“I’m committed to being the type of therapist I’ve always wanted to see in the world—someone who factors in all facets of life, such as the client’s upbringing, culture, race, gender, sexuality, and spirituality.”
What was your path to becoming a therapist? What inspired you to choose this profession?
My path to becoming a therapist was sparked by my innate sensitivity, my own exploration of pain and strength, and a fascination with the rich inner world and spirit of authors such as Toni Morrison, Viktor Frankl, and Randy Pausch. I was inspired to choose this profession because I’ve always felt energized by the idea of being a co-participant in helping others access their inner strengths and do their life’s work. I knew I had to go where my excitement was. I also was always deeply moved by and drawn to stories of people—transitional characters—who’ve faced hardship, but have come out on the other side with wisdom, connection, and love for the world.
What would you want someone to know about working with you?
I work from a trauma-informed, interpersonal neurobiology, relational, psychodynamic perspective. As someone who had been in therapy for years before training to become one, I’ve closely examined all of the aspects I’ve enjoyed about my therapeutic experiences and paid attention to what was missing. I’m committed to being the type of therapist I’ve always wanted to see in the world—someone who factors in all facets of life, such as the client’s upbringing, culture, race, gender, sexuality, and spirituality. My priority is to really see and hear you. I am focused on first helping you feel secure in our connection, so that you eventually feel safe enough to truly dig deep and uncover your shadows. That’s where the magic (aka real growth!) happens.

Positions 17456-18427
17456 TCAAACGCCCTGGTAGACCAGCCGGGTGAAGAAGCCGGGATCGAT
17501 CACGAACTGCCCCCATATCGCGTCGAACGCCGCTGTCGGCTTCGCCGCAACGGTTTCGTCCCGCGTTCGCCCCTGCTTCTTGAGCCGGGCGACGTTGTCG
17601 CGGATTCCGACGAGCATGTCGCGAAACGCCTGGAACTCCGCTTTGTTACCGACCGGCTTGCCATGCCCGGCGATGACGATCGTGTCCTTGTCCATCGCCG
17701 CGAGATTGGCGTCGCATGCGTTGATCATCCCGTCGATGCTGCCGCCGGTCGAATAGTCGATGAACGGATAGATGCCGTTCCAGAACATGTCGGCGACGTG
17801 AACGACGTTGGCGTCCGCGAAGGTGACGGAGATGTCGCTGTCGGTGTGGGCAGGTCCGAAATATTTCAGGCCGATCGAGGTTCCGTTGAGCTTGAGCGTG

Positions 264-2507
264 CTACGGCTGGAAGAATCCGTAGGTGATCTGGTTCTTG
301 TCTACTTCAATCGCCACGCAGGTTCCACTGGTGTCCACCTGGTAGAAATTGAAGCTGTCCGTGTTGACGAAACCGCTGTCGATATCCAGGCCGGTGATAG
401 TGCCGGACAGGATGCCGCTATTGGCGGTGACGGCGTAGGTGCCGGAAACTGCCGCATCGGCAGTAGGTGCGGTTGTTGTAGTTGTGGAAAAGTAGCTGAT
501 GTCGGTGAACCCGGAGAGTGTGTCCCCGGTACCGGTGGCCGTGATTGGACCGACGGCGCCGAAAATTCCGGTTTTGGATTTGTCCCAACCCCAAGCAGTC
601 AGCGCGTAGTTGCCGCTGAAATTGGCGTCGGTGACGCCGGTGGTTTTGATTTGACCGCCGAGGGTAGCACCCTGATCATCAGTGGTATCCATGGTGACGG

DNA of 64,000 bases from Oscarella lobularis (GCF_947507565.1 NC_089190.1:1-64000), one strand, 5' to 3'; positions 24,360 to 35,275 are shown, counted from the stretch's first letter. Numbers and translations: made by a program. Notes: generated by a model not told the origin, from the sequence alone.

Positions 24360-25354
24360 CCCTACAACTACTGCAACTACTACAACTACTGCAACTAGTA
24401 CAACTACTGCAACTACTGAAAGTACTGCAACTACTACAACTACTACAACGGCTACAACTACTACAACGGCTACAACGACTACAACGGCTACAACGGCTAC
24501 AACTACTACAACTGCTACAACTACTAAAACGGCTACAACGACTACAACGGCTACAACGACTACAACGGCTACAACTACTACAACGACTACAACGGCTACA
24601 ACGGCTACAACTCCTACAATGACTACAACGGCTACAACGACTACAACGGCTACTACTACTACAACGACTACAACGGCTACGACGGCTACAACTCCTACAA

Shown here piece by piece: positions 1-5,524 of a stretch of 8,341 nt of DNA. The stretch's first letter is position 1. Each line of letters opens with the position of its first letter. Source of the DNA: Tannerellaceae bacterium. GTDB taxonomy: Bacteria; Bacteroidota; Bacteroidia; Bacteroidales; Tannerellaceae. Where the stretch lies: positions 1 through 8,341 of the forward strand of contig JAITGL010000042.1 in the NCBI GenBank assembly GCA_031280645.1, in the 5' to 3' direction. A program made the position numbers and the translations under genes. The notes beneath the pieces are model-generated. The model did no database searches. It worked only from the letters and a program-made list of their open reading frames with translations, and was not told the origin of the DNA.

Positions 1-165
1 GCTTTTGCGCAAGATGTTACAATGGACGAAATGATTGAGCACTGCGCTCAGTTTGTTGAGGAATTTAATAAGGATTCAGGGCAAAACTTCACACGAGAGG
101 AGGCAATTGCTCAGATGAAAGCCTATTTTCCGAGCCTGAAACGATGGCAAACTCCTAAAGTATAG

What do you think is the biggest barrier today for people seeking care?
I think the biggest barrier today for people seeking care is the belief that surrendering to the idea of seeing a therapist is giving up or admitting weakness. If anything, it's the opposite: it’s strength. It’s admitting that you’re human. That you’ve faced things that have left you feeling stuck in certain areas of your life. That you’re ready to get curious about your patterns and the strengths you need to tap into to work through them. It’s finally accepting the part of yourself that wants to be seen and heard—and quieting the stories that are keeping you disconnected from your true self and others.
What advice would you give to someone who is hesitant to try therapy?
Having a designated time each week when someone’s job is to truly see and hear you is the greatest gift you can give yourself, your ancestors, future generations, and every dynamic you’re a part of. It's been said that if relationships are where we become wounded, they are also where we heal. Engaging in a therapeutic relationship to reparent your inner child and essentially develop a more secure attachment style can be really transformative to our relationships, friendships, and work lives. Committing to sitting through the discomfort of feelings, emotions, and stories is essential to the healing process. Therapy definitely isn’t all rainbows and butterflies, but on the other side of the shadows, there’s a tremendous amount of light.
What excites you most about the evolving mental health landscape?
What excites me most about the evolving mental health landscape is that we’re recognizing the facets of a person that have previously been isolated from the traditional therapy experience: neurobiology, systemic racism, and spirituality. As our views of what it is to be human and the thirst for authenticity expand, our views of the therapeutic experience are also expanding to help people feel seen on all levels—not just seen for the symptoms they present with. We’re also expanding the definition of trauma, normalizing it, and helping people see themselves for the self-healers they truly are.
“Therapy definitely isn’t all rainbows and butterflies, but on the other side of the shadows, there’s a tremendous amount of light.”